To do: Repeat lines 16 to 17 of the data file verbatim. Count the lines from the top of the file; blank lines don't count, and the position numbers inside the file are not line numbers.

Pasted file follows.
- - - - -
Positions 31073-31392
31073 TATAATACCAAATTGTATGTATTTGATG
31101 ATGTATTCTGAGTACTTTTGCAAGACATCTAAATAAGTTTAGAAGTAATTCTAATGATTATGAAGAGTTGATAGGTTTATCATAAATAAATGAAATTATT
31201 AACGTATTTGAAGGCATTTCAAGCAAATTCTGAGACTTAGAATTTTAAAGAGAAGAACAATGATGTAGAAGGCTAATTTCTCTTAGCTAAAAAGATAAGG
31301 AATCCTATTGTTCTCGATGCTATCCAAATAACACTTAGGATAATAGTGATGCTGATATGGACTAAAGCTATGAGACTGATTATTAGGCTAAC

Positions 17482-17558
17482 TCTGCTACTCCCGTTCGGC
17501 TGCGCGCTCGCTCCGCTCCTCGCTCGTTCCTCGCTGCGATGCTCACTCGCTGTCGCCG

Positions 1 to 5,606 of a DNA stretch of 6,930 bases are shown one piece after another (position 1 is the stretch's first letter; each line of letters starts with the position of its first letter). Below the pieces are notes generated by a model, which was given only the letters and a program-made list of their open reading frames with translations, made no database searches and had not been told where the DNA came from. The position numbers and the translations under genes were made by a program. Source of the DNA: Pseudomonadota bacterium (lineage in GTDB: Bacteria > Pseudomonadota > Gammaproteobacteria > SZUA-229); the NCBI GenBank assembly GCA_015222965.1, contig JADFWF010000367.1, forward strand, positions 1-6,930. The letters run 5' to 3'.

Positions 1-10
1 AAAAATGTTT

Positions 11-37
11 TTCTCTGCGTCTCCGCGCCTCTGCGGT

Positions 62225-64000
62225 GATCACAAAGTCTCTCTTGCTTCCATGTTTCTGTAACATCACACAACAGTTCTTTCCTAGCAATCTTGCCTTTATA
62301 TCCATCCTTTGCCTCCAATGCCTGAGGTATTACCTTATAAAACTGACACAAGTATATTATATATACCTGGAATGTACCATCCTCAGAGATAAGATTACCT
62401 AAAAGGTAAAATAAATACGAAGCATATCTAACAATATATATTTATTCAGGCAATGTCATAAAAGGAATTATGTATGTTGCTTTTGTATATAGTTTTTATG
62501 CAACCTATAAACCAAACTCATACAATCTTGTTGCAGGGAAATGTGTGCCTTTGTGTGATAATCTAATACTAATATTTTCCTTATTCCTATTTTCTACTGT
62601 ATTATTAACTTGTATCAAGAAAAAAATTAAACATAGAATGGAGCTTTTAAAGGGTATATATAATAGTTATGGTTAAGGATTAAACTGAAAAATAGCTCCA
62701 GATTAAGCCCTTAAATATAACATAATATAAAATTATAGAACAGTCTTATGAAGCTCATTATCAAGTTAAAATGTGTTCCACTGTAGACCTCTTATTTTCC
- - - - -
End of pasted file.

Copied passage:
62301 TCCATCCTTTGCCTCCAATGCCTGAGGTATTACCTTATAAAACTGACACAAGTATATTATATATACCTGGAATGTACCATCCTCAGAGATAAGATTACCT
62401 AAAAGGTAAAATAAATACGAAGCATATCTAACAATATATATTTATTCAGGCAATGTCATAAAAGGAATTATGTATGTTGCTTTTGTATATAGTTTTTATG